There are 61 National Parks in the United States, and choosing which ones to visit first can induce travel anxiety. We want to see everything! But find your inner peace, and focus on a small list of top national parks that allow one to experience a variety of natural landscapes. While this road trip doesn’t venture into far-flung places like Alaska and Hawaii, it’s doable, realistic, and a great place to start. Load the car, this is the road trip for seeing some of the most gorgeous parks.

You can find a detailed map below our list. We’ve provided an East and West Coast leg of the journey. If you’re brave enough to make the coast to coast drive from Big Bend National Park in Texas to Acadia National Park in Maine, you would tack on another 2616 miles or roughly 2 to 3 days of driving. If you’re renting a vehicle or RV, breaking this into two legs by renting a vehicle on each coast is our strong recommendation!

YOU'RE ALL SET!

Look out for our newsletters in your inbox soon.

Acadia National Park, Maine Acadia National Park, Bass Harbor Head Light
Credit: bigstock.com
Acadia National Park, Bass Harbor Head Light

Acadia National Park, Maine

Acadia National Park in Maine is a little less than 14 hours from the latter, and the route you’ll get to see along the way makes it all totally worth it, but so does the unique destination that meshes mountain and sea. Bar Harbor is a charming town nearby to rest your head if staying for a few days, and C-rays is the best place to get a real lobster dinner. But you could grab a lobster roll from just about anywhere, then watch the sunset from the top of Cadillac Mountain.

Cuyahoga Valley National Park, Ohio Cuyahoga
Cuyahoga

Cuyahoga Valley National Park, Ohio

Swing down through Massachusetts and Pennsylvania to arrive at the tip-top of Ohio, where the Cuyahoga Valley National Park resides. Surprisingly close to Cleveland and Lake Erie, the park has historical ties to life along the canal. A river runs through the heart of the public lands and is scenic in either winter, fall, spring or summer. Brandywine Falls is a dramatic display of cascades that will most definitely deliver a scrapbook worthy photo—note that you should only admire the falls rather than scale them.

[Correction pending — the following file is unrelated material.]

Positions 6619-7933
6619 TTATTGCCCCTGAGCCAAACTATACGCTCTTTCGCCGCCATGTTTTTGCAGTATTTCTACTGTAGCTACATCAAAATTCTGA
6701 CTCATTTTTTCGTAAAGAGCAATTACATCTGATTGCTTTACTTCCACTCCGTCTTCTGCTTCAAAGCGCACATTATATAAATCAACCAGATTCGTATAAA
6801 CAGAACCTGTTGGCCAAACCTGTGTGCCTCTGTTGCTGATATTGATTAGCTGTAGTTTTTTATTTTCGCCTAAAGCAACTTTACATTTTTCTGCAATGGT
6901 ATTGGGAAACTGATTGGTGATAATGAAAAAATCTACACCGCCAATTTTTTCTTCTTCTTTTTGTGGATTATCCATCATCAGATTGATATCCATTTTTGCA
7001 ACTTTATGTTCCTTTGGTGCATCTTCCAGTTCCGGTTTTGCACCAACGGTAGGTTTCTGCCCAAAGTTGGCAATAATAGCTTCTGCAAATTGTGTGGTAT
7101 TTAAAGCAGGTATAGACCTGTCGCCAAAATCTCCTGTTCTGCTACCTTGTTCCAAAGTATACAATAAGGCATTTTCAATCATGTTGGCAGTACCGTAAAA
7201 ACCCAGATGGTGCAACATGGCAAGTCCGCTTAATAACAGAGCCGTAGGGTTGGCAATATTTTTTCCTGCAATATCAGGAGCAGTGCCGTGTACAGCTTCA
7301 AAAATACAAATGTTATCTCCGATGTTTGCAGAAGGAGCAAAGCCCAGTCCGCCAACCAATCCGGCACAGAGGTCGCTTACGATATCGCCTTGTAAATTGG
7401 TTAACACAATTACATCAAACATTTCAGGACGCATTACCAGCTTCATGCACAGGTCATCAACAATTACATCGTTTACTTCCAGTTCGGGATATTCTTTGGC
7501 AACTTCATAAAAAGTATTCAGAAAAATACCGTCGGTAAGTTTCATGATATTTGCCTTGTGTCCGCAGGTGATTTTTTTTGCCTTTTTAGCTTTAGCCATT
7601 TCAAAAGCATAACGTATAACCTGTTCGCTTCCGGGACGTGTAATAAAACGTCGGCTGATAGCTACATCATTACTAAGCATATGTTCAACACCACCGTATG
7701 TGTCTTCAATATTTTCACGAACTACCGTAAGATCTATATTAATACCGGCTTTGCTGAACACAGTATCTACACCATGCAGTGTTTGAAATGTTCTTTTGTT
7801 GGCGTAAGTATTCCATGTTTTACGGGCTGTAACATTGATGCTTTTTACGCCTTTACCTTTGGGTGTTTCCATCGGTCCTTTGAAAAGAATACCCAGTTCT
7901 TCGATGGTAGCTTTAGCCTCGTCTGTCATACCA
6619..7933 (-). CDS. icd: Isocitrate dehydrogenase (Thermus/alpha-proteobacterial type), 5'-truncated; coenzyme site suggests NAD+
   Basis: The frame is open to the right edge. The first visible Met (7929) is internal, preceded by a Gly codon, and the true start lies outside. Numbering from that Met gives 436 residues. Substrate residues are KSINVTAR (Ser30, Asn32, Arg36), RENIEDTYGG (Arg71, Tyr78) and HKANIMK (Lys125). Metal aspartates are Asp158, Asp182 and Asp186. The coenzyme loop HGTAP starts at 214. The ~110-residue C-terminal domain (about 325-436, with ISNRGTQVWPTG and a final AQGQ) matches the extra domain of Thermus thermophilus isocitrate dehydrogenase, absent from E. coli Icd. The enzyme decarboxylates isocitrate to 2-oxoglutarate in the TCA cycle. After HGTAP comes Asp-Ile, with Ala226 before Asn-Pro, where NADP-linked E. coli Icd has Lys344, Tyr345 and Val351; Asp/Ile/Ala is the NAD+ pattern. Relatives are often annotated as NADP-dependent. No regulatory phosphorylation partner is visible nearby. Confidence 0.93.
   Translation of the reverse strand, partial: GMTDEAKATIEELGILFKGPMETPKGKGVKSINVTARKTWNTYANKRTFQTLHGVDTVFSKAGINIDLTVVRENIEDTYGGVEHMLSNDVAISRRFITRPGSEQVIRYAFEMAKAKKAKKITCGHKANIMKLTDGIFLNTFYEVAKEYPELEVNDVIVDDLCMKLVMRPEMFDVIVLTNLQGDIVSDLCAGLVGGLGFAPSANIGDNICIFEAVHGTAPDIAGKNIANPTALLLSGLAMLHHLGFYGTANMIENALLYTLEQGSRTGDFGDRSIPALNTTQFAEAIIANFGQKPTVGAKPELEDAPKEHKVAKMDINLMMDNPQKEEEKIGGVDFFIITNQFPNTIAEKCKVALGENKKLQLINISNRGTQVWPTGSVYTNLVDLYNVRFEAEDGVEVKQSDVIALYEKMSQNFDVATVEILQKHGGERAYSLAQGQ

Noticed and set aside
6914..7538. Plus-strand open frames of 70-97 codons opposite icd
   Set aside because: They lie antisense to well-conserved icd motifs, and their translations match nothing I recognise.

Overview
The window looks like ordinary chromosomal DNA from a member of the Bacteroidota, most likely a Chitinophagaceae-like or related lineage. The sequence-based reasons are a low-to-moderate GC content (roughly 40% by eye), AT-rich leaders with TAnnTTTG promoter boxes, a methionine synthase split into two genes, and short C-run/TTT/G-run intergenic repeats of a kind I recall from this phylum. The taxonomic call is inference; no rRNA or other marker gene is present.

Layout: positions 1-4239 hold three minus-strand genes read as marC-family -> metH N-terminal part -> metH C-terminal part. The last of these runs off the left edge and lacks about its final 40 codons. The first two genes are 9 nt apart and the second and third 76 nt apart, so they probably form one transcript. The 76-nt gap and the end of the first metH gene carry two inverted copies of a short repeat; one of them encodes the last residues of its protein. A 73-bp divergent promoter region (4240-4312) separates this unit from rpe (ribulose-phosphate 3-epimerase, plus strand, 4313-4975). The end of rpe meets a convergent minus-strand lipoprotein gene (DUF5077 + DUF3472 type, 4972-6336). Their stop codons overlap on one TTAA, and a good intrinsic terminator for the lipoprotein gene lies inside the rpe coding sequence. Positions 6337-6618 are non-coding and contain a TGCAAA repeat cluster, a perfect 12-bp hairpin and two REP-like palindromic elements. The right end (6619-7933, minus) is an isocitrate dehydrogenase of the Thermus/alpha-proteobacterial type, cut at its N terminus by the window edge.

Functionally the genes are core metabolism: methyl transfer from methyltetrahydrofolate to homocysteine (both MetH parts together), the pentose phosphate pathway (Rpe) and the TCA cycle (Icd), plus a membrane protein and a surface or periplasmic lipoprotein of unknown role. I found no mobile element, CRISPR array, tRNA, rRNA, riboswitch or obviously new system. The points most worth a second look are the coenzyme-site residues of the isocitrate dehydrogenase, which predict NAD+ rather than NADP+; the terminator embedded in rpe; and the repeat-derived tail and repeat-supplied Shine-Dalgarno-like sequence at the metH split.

Shenandoah National Park, Virginia Skyline Drive in Shenandoah National Park travels for 105 miles along the crest of the Blue Ridge Mountains.
Skyline Drive in Shenandoah National Park travels for 105 miles along the crest of the Blue Ridge Mountains.

Shenandoah National Park, Virginia

Head north to Shenandoah National Park in Virginia, a classic depiction of what the Blue Ridge Mountains have to offer, and a nearly 16 hour trip from the Everglades up I-77. With historical significance and hundreds of hiking trails through wooded havens, one could spend forever wandering. Waterfalls, overlooks and overwhelming peace await to be found here.

Everglades National Park, Florida Everglades National Park
Credit: bigstock.com
Everglades National Park

Everglades National Park, Florida

Everglades National Park in Florida is excellent terrain for kicking off your road trip, as you’ll likely want to mainly drive rather than venture out into the vast accumulation of wetlands and mangroves. But if you’re up for it, take a guided boat, kayak or fishing trip out into the Florida waters.

Rocky Mountain National Park, Colorado Rocky Mountain National Park
Rocky Mountain National Park

Rocky Mountain National Park, Colorado

Gas up the tank and pick some cool towns through Iowa, Illinois and Nebraska to stop at along the nearly 20 hour trip to Rocky Mountain National Park in Colorado. Jagged mountains, spring wildflowers and stark white winter splendor, along with pristine bodies of water attract more visitors than just about any US National Park. Elk and bighorn sheep can often be spotted, and overall you can find endless outdoor adventures to embark on. If you do any one thing, drive the Trail Ridge Road, which hits major scenic points in just a one-day investment.

Zion National Park, Utah Zion National Park in the winter
Zion National Park in the winter

Zion National Park, Utah